U.S. Federal Trade Commission building. Photo: Diego M. Radzinschi/ALM

The Federal Trade Commission on Wednesday adopted an indemnity policy that will shield lawyers and other staff from any personal liability for enforcement actions that draw a lawsuit and expose them to a monetary judgment.

The policy, adopted without public comment, will allow the agency to cover the cost of any adverse judgments against staff who are sued over actions taken on behalf of the regulatory agency. It comes as two FTC attorneys seek to fend off a lawsuit brought by LabMD Inc., the now-shuttered medical testing company that accused agency lawyers in 2015 of bringing a data privacy case based on “fictional” evidence. The two FTC lawyers are fighting in a U.S. appeals court to overturn a ruling that exposes them to liability.

In a Federal Register notice, the FTC said the potential for a monetary judgment against any employee could “hinder the agency’s effectiveness as a law enforcement agency.” Other agencies, including the U.S. Department of Justice and U.S. Commodity Futures Trading Commission, already afford their employees the same protection, the FTC said.

“The FTC’s ability to effectively protect consumers and promote competition depends upon the willingness of its employees to pursue investigations and litigation,” the FTC said. “Uncertainty regarding what conduct may lead to a personal liability claim resulting in a monetary judgment tends to intimidate employees, stifle creativity and initiative, and limit decisive action.”

The FTC’s notice of the new policy did not reference Georgia-based LabMD or its claims. An FTC spokeswoman declined to comment on the new policy.

The agency, in its notice, pointed to the U.S. Supreme Court’s decision in Bivens v. Six Unknown Named Agents, which held that personal damage awards against federal employees are permitted when they are found to have violated an individual’s constitutional rights.

Since that 1971 decision, the FTC said, “lawsuits against federal employees in their personal capacities have proliferated.” Still, the U.S. Supreme Court has shown reluctance to extend protection widely. The justices in June rejected personal liability claims against former FBI Director Robert Mueller III and former U.S. Attorney General John Ashcroft.

In November 2015, LabMD filed suit against three FTC attorneys—Alain Sheer, Ruth Yodaiken and Carl Settlemyer—alleging they brought a data privacy case against the company using fraudulent evidence. That month, an administrative judge dismissed the FTC’s case against LabMD, which alleged the company failed to take reasonable steps to prevent unauthorized access to patients’ information. The FTC later overturned the in-house judge’s decision and blamed LabMD’s lax data security for exposing a file that contained the personal information of nearly 10,000 patients.

LabMD challenged that decision, and the U.S. Court of Appeals for the Eleventh Circuit heard arguments last month.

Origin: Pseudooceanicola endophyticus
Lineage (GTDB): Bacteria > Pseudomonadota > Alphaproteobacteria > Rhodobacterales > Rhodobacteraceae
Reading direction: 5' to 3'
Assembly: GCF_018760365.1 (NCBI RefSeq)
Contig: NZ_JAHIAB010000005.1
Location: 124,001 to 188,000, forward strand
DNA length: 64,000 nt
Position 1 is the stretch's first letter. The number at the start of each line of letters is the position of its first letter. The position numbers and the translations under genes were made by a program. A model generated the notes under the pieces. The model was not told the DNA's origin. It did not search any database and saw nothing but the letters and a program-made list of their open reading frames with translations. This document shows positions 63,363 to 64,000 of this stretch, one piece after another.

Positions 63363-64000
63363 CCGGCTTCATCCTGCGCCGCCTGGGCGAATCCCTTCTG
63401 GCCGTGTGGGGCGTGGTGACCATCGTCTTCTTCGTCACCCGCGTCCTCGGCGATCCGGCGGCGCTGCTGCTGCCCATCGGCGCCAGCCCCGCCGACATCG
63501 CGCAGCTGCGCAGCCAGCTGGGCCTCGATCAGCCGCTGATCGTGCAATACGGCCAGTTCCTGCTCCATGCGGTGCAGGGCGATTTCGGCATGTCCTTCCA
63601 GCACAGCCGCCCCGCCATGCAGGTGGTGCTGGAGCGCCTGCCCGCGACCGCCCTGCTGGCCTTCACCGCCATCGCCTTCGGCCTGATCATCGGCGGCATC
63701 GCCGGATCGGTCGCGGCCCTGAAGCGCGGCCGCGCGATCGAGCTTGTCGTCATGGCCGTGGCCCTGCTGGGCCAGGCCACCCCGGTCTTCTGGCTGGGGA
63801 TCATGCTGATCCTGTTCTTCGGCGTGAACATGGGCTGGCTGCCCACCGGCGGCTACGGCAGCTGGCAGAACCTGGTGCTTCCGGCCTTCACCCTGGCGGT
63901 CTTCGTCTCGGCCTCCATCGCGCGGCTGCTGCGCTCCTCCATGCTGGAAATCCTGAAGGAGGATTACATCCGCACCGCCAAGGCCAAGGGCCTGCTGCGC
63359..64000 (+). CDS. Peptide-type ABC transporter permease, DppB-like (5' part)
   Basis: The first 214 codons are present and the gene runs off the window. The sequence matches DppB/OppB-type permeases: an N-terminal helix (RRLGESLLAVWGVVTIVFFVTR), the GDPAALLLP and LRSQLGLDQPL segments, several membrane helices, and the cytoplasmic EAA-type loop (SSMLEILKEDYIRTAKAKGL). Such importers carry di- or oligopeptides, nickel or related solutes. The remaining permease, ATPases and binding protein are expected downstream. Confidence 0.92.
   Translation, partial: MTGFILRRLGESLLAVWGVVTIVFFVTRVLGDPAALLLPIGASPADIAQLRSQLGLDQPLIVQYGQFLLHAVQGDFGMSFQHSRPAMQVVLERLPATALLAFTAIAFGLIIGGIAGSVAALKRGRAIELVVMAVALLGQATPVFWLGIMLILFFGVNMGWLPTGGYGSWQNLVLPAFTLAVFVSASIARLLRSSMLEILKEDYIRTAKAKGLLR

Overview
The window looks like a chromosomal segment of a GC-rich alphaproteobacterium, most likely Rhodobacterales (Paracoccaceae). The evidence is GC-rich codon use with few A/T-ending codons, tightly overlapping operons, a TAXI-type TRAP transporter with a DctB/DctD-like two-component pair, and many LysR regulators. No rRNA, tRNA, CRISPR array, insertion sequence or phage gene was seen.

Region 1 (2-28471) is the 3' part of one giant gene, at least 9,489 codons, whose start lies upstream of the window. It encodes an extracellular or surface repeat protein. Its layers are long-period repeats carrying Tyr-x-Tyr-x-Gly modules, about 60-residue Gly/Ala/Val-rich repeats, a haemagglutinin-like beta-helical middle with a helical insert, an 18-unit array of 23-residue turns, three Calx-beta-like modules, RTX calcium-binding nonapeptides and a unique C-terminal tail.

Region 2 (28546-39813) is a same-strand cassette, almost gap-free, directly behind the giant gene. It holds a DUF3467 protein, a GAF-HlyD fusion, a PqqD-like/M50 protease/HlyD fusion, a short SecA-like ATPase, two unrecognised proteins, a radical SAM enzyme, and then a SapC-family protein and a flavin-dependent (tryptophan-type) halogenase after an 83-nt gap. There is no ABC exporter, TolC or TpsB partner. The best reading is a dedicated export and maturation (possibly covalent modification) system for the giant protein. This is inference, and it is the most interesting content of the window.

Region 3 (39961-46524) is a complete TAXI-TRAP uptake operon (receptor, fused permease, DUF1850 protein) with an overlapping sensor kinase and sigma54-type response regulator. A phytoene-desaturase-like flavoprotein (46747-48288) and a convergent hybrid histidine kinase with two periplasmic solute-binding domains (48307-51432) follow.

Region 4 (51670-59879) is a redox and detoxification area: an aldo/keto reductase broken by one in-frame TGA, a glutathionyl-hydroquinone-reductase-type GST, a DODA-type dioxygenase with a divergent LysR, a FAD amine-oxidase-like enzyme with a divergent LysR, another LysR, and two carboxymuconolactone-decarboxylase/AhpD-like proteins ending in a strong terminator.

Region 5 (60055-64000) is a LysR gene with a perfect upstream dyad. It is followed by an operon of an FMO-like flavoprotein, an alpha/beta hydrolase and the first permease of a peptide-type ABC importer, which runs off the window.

LabMD’s case against the three FTC attorneys centered on the agency’s interaction with Tiversa Inc., a Pittsburgh-based data security firm that came under congressional scrutiny in 2014 over accusations that it hacked a LabMD computer and tried to blackmail the company. In the lawsuit, LabMD alleged Tiversa falsified evidence of the patient file spreading—and the three FTC attorneys “knowingly accepted and used Tiversa’s falsified records to assist their investigation.” Tiversa has denied any wrongdoing.

LabMD also alleged the three FTC attorneys intensified their investigation, and ultimately recommended bringing an enforcement action, in retaliation for LabMD CEO Michael Daugherty’s outspoken criticism of the agency, which included a self-published book titled “The Devil Inside the Beltway.”

A federal judge in March dismissed LabMD’s case against Settlemyer but kept alive some of the claims against Sheer and Yodaiken. Sheer and Yodaiken have since gone to the U.S. Court of Appeals for the D.C. Circuit to press for immunity in LabMD’s lawsuit. Neither lawyer responded to a request for comment Wednesday.

“It’s no coincidence that, given the FTC’s behavior and LabMD surviving its Bivens motion to dismiss, the FTC created this policy,” Daugherty told The National Law Journal in an email on Wednesday.

The FTC said the new policy would permit but not require it to indemnify an employee who suffers an adverse judgment. The policy also allows the agency to settle a claim against an employee. However, the FTC said it would generally “not entertain a request either to indemnify or to pay to settle a personal damage claim against an employee before entry of an adverse verdict, judgment or monetary award.”

The FTC said it finalized the policy without opening a comment period because it “is a general statement of policy relating to FTC management and personnel.”